I love this cartoon from marketoonist Tom Fishburne. It illustrates the risks of trying to turn a product brand into a "masterbrand" that serves as an umbrella for a range of different products. He refers to our term "brand ego tripping" to explain what can go wrong with this approach.
Tom sums up the theory behind multi-category "umbrella" brands, quoting from Prophet:
- The assurance of a familiar brand provides comfort and inspiration
- Consumers are seemingly more comfortable letting brands extend into new categories than most brand managers are
- Investing in a master brand is typically more efficient than allocating limited budgets across a stable of brands.
Unfortunately, this theory is fatally flawed. In particular, take the second point. There's a bloody good reason that consumers are "more comfortable about letting brands extend into new categories". They don't have to worry about little details like manufacturing capability, supply chains and retailer negotiations.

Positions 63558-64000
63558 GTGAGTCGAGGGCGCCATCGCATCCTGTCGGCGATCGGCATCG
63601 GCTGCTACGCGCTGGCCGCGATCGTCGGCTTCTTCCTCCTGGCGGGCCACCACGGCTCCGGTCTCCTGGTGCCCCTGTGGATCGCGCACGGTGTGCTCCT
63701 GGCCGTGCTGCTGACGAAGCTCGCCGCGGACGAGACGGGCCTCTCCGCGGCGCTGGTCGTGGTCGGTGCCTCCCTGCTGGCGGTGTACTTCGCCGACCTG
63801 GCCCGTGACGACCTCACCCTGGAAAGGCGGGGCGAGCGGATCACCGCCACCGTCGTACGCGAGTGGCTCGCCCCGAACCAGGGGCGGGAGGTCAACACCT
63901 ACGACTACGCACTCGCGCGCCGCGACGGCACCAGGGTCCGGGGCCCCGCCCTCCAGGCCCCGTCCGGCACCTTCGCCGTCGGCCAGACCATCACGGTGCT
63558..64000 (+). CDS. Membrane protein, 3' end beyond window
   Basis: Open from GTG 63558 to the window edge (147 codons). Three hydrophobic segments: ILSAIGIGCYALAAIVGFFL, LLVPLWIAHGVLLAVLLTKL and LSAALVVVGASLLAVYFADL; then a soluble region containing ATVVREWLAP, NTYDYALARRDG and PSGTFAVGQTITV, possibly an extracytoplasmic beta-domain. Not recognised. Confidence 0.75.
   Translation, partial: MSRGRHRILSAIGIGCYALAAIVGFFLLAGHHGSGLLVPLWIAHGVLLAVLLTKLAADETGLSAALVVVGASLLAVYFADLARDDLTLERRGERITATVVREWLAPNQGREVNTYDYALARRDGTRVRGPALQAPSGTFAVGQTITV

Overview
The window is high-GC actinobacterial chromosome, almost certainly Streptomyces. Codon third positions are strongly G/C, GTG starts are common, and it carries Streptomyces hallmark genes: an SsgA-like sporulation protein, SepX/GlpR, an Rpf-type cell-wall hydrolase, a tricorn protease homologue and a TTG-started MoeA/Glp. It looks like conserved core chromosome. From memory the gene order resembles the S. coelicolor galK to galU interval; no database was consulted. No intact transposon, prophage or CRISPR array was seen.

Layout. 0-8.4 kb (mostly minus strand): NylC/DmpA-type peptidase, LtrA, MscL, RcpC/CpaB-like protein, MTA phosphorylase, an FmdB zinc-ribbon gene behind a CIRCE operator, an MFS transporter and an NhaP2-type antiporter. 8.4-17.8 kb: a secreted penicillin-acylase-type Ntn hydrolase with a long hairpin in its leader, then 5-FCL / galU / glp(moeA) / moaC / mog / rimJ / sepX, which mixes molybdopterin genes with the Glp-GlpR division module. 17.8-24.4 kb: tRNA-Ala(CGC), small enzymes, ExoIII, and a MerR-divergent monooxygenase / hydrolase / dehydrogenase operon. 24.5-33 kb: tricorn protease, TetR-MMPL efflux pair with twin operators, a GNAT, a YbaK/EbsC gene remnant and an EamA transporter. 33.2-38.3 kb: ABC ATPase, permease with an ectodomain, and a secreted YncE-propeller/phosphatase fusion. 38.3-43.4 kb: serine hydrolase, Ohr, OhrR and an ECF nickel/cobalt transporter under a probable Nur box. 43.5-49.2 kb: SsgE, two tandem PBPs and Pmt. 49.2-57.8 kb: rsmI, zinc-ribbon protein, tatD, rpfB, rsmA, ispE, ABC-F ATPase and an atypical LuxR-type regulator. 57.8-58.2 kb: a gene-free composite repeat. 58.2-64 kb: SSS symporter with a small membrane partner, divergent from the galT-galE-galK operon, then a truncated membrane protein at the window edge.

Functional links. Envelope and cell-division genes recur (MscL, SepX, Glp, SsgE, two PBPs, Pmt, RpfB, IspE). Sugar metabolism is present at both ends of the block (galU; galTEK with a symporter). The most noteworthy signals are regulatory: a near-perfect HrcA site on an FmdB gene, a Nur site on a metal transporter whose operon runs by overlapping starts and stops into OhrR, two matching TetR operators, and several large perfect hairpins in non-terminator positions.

Indeed, the key reason 50%+ of brand extension efforts fail is not to do with branding at all, as explored in detail in our book Brand Stretch: Why 1 in 2 Extensions Fail and How to Beat the Odds. The problem is more to do with the company's "ability to win" in the new market they are stretching into. This is to do with business models, not just branding. And its an area where marketers tend to be less competent.
Using Prophet's theory above, Heinz stretching from canned soup into chilled soup made sense, and the "Farmer's Market" concept was OK. However, Heinz came up against serious issues regarding the business model: It meant new manufacturing, new product development and a new sales team to sell to the chilled department of retailers. Plus, Heinz was up against a dominant brand leader in Covent Garden, and own label, as I posted here.
The same goes for Red Bull trying to compete in cola. From a brand stand-point, why not? Consumers probably said, "Great! Bring it on." However, Red Bull faced the business challenge of having to compete for attention and shelf space vs. the might of Coca Cola and Pepsi, and has struggled.
To stretch a brand from one category to another you need not just a good concept, but also a good business model. Dove's stretch from cleansing bars into deodorant was helped by Unilever being a world leader in deo technology and supply chains. Also, they had commitment and stamina to make this launch work, as they wanted to grow the deo category as a whole.
So, next time you are discussing brand extension, don't ask "Can our brand stretch into category x or y?" Instead, ask "Can we make any money by stretching into category x or y?" Think business model, not just brand theory.